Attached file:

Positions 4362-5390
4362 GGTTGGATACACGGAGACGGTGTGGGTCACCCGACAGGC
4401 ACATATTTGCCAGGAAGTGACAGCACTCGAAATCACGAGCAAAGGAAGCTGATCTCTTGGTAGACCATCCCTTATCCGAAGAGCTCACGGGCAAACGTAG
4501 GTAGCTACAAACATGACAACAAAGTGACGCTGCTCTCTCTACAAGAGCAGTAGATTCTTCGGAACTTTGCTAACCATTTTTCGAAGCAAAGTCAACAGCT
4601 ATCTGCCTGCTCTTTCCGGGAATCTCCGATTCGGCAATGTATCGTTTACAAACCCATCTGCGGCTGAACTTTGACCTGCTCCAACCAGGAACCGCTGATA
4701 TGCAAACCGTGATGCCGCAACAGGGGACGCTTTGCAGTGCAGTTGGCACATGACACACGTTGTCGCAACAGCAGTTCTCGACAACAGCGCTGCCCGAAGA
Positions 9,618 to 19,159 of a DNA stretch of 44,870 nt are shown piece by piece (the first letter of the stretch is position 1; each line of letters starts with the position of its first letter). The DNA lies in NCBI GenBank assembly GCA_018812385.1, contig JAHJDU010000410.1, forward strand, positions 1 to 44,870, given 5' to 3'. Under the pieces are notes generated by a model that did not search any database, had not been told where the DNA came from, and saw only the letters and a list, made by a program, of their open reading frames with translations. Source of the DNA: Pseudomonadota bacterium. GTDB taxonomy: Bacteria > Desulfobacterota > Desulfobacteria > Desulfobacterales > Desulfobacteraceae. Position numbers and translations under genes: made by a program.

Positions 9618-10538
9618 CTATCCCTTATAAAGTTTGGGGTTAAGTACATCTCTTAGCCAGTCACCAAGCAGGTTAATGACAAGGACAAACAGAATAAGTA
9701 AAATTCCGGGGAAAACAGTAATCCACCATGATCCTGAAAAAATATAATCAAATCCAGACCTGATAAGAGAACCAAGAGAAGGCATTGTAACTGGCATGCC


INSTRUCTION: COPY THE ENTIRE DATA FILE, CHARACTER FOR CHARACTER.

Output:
Positions 4362-5390
4362 GGTTGGATACACGGAGACGGTGTGGGTCACCCGACAGGC
4401 ACATATTTGCCAGGAAGTGACAGCACTCGAAATCACGAGCAAAGGAAGCTGATCTCTTGGTAGACCATCCCTTATCCGAAGAGCTCACGGGCAAACGTAG
4501 GTAGCTACAAACATGACAACAAAGTGACGCTGCTCTCTCTACAAGAGCAGTAGATTCTTCGGAACTTTGCTAACCATTTTTCGAAGCAAAGTCAACAGCT
4601 ATCTGCCTGCTCTTTCCGGGAATCTCCGATTCGGCAATGTATCGTTTACAAACCCATCTGCGGCTGAACTTTGACCTGCTCCAACCAGGAACCGCTGATA
4701 TGCAAACCGTGATGCCGCAACAGGGGACGCTTTGCAGTGCAGTTGGCACATGACACACGTTGTCGCAACAGCAGTTCTCGACAACAGCGCTGCCCGAAGA
Positions 9,618 to 19,159 of a DNA stretch of 44,870 nt are shown piece by piece (the first letter of the stretch is position 1; each line of letters starts with the position of its first letter). The DNA lies in NCBI GenBank assembly GCA_018812385.1, contig JAHJDU010000410.1, forward strand, positions 1 to 44,870, given 5' to 3'. Under the pieces are notes generated by a model that did not search any database, had not been told where the DNA came from, and saw only the letters and a list, made by a program, of their open reading frames with translations. Source of the DNA: Pseudomonadota bacterium. GTDB taxonomy: Bacteria > Desulfobacterota > Desulfobacteria > Desulfobacterales > Desulfobacteraceae. Position numbers and translations under genes: made by a program.

Positions 9618-10538
9618 CTATCCCTTATAAAGTTTGGGGTTAAGTACATCTCTTAGCCAGTCACCAAGCAGGTTAATGACAAGGACAAACAGAATAAGTA
9701 AAATTCCGGGGAAAACAGTAATCCACCATGATCCTGAAAAAATATAATCAAATCCAGACCTGATAAGAGAACCAAGAGAAGGCATTGTAACTGGCATGCC